First hacking using the SS7

First hacking using the SS7

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First confirmed robbery using the SS7

After years of warnings, criminals already exploit failures of the SS7 (Signaling System No. 7) protocol to steal bank accounts. Experts have been warning for years about security breaches in the Signaling System 7 protocol, used by mobile phone networks to communicate with each other.

These shortcomings can be potentially abused, for example, to redirect calls and text messages from people to the devices of wrongdoers. We have now seen the first case of thieves exploiting design flaws.

O2-Telefonica in Germany has confirmed to Süddeutsche Zeitung that some of its customers have been stolen through a two-stage attack that exploits SS7.

In other words, thieves exploited SS7 to intercept two-factor authentication codes sent to online banking customers, allowing them to clear their accounts. Thefts occurred in recent months, according to multiple sources.

In 2014, researchers showed that SS7, which was created in the 1980s by telecommunications companies to allow cellular networks and some of the land lines to interconnect and exchange data, is fundamentally flawed. Someone with internal access to a telecommunications company – like a corrupt employee – can access the backend of any other company in the world, via SS7, to track the location of a phone, read or redirect messages and even listen to calls.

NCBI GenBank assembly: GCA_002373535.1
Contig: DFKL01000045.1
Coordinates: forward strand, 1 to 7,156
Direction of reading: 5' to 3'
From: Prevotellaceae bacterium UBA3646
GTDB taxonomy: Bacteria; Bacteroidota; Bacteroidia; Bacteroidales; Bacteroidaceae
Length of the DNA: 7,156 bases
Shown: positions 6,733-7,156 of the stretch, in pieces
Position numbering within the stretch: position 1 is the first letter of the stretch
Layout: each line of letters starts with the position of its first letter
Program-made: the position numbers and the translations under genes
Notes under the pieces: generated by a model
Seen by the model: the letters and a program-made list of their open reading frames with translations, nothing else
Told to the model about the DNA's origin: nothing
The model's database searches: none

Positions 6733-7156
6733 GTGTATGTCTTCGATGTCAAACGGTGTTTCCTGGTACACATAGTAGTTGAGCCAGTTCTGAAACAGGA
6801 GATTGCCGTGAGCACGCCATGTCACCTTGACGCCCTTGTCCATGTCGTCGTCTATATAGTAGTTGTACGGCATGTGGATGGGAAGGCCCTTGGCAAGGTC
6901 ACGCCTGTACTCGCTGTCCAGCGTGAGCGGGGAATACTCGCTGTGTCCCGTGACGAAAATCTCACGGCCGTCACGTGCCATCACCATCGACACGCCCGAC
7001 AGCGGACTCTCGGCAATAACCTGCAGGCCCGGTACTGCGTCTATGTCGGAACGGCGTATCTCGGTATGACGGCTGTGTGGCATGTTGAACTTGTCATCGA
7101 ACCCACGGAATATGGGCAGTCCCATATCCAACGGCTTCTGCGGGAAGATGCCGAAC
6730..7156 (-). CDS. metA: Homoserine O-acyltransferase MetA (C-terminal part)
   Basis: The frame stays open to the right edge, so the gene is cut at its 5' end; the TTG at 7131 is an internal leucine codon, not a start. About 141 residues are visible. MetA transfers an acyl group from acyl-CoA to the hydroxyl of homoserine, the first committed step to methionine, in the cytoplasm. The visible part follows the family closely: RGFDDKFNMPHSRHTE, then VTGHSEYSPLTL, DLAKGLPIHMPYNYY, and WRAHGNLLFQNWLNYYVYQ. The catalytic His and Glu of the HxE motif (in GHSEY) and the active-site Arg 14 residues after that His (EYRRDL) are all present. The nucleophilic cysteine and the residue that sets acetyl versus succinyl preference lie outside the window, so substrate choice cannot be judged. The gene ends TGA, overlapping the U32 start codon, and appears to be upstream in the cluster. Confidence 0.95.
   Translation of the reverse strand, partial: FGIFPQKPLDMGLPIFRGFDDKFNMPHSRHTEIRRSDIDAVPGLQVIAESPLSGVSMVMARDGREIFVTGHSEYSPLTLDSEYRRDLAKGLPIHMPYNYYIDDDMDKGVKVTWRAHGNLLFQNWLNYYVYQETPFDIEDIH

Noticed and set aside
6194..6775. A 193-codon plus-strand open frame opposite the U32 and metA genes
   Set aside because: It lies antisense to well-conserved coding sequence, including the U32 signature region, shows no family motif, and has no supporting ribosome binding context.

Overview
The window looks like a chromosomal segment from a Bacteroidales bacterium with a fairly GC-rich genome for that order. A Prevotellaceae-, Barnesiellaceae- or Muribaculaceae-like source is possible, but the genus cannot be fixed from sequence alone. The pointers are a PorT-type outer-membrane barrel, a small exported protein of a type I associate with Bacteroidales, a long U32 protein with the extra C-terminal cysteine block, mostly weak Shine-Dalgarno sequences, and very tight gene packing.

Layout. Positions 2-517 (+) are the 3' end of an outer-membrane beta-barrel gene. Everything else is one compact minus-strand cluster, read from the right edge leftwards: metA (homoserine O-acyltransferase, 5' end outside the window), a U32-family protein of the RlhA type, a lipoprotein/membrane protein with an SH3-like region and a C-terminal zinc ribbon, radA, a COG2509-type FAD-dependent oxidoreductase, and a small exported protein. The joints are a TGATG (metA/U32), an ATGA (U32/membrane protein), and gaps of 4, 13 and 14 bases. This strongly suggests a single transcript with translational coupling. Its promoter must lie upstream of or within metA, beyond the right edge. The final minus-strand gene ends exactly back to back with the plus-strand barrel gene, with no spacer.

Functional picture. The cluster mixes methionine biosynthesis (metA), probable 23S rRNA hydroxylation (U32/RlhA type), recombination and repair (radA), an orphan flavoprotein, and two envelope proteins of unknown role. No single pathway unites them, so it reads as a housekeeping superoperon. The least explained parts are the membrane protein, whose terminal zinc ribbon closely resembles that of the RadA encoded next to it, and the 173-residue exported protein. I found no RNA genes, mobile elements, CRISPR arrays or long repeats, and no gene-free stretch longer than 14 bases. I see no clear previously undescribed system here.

In this case, the attackers exploited the authentication system of two transaction factors used by German banks. Bank customers need to get a code sent to their phone before funds are transferred between accounts.

The criminals first sent malware to victims’ computers, which took their bank account balance, login details and passwords for their accounts along with their mobile phone number. They then bought access to a dishonest telecommunications provider and established a redirection for the victim’s mobile phone number to a phone controlled by the attackers.

The attackers then entered their online bank accounts and transferred the money. When the transaction numbers were sent, they were sent to the criminals, who then finalized the transaction.

While security experts and some politicians have been warning about this type of attack, telecommunications companies have done nothing to address the problem.

To make matters worse, the proposed replacement for SS7 on 5G networks, called the Diameter protocol, also has security holes, according to the Security Council of the United States communications watchdog, the FCC.

This first publicly confirmed attack, hopefully, will redouble efforts to solve the problems with SS7, at least in Europe, where Germany has a leading position.

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